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Aurealis Awards for Excellence in Australian Speculative Fiction (1995-)
Subcategory of Awards Australian Awards
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'The Aurealis Awards were established in 1995 by Chimaera Publications, the publishers of Aurealis magazine, to recognise the achievements of Australian science fiction, fantasy and horror writers.

'The Aurealis Awards are intended to complement the Annual Australian National Science Fiction Convention’s Ditmar Awards and the Australian Children’s Book Council Awards. [...]

'The awards originally comprised four categories: science fiction, fantasy, horror, and young adult. A fifth category for children’s fiction (ages 8-12 years) was added in 2001.

'The YA and children's categories cover works in all three speculative fiction genres. These categories each have two separate awards, one for novels and one for short fiction.

'Two changes to the awards’ process were introduced in 2008, the best-in-show Golden Aurealis Awards for novel and short fiction (introduced in 2004) were discontinued, and two new categories were introduced: best anthology and collection, and best illustrated work or graphic novel.'

Source: Sighted: 29/11/2013.


  • Instituted in 1995. The aim of the awards is to recognise Australian writers in the genres of science fiction, fantasy and horror. Beginning with four divisions (Science Fiction, Fantasy, Horror and Young Adult), a new division (Children's) was added in 2001. In 2008, Anthology, Collection and Illustrated Book / Graphic Novels divisions were also added. The Young Adult, Children's, Anthology, Collection and Illustrated Book divisions cover all three genres. The Science Fiction, Fantasy and Horror divisions each have two categories - Best Novel and Best Short Story, while the Children's and Young Adult divisions are offered for Long Fiction and Short Fiction.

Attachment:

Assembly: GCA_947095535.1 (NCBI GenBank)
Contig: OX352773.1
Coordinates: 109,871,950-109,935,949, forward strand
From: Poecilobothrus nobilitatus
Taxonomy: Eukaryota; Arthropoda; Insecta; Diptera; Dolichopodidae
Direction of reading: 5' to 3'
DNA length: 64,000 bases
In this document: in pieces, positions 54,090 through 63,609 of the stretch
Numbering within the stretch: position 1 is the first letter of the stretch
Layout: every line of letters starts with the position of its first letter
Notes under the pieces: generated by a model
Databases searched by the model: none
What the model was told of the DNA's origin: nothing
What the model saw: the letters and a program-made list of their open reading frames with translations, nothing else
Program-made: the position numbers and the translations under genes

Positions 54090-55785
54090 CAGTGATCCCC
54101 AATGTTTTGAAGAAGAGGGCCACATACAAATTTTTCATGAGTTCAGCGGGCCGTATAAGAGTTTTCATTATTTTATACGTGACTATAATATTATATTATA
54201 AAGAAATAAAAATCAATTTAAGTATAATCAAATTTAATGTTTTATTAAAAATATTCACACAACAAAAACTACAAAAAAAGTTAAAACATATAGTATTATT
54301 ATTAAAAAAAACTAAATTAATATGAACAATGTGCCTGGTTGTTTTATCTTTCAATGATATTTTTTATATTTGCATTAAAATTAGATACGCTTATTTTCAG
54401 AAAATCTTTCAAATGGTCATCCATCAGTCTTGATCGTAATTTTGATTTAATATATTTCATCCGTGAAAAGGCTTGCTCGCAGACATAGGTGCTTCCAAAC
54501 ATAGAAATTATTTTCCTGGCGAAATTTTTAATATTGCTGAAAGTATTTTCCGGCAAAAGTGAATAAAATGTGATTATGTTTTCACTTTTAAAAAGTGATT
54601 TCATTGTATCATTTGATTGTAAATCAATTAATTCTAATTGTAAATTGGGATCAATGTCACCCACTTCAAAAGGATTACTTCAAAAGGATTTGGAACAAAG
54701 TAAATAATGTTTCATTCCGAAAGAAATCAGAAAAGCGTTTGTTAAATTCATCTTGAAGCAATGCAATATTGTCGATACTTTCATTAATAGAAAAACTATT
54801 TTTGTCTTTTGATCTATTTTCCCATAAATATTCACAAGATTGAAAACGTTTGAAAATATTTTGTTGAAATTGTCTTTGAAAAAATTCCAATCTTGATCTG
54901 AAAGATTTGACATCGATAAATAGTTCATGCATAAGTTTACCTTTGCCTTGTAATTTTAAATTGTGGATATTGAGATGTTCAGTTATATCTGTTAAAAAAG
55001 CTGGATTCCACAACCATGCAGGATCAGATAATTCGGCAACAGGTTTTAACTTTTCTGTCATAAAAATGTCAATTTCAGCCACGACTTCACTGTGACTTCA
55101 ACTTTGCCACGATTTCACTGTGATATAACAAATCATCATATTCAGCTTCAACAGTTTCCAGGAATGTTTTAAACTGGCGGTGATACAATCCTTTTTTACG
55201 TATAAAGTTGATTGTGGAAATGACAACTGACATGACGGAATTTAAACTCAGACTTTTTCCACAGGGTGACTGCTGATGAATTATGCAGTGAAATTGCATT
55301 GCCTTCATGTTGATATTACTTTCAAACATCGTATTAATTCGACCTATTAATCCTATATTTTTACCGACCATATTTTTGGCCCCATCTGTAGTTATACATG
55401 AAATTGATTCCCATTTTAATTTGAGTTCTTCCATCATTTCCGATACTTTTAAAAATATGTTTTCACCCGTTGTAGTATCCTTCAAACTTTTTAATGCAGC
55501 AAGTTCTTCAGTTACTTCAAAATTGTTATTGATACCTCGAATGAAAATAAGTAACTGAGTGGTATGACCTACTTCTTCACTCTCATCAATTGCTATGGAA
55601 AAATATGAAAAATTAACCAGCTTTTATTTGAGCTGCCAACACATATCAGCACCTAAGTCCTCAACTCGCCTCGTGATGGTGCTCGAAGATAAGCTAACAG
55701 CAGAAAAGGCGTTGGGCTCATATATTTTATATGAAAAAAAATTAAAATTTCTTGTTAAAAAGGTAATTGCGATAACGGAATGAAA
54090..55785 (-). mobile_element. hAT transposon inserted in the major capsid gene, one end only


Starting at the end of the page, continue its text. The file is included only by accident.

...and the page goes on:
New works by Australians published in the relevant calendar year are eligible for consideration.

Latest Winners / Recipients (also see subcategories)v1317

Works About this Award

How Speculative Fiction Gained Literary Respectability Rose Michael , 2018 single work column
— Appears in: The Conversation , 2 November 2018;

'I count myself lucky. Weird, I know, in this day and age when all around us the natural and political world is going to hell in a handbasket. But that, in fact, may be part of it.

'Back when I started writing, realism had such a stranglehold on publishing that there was little room for speculative writers and readers. (I didn’t know that’s what I was until I read it in a reader’s report for my first novel. And even then I didn’t know what it was, until I realised that it was what I read, and had always been reading; what I wrote, and wanted to write.) Outside of the convention rooms, that is, which were packed with less-literary-leaning science-fiction and fantasy producers and consumers.'  (Introduction)

Alphabetical Aurora Australis Alexandra Pierce , 2016 single work column
— Appears in: Aurora Australis , April 2016;
Heart Strings and Hip Pocket : Garth Nix’s Writings for Children, Young Adults and Adults Alice Mills , 2012 single work criticism
— Appears in: Sold by the Millions : Australia's Bestsellers 2012; (p. 67-81)
'In any Australian bookshop oriented to the general public, as in Britain and the USA, fantasy books for children and young adults have gained huge increase in shelf space over the past decade; enough fantasy books for these age groups have been published each year in Australia to begin to justify a division on the shelves between realist and fantasy (and, more recently, another division between fantasy and the paranormal) Australian fiction. Fantasy for these age groups ia a major selling category, and the categories for the Aurealis Awards (the premier Australian award for speculative fiction) have been progressively expanded, in the case of children's literature, to five. Fantasy for these age groups is thus a major sector of the Australian market. The ferocity of competition for substantial awards, both monetary and in terms of literary prizes, perhaps explains why some fantasy authors for children and young adults are in the forefront of Australian literary marketing in the first decade of the twenty-first century, Garth Nix being among the most successful in the field. (Authors introduction 67)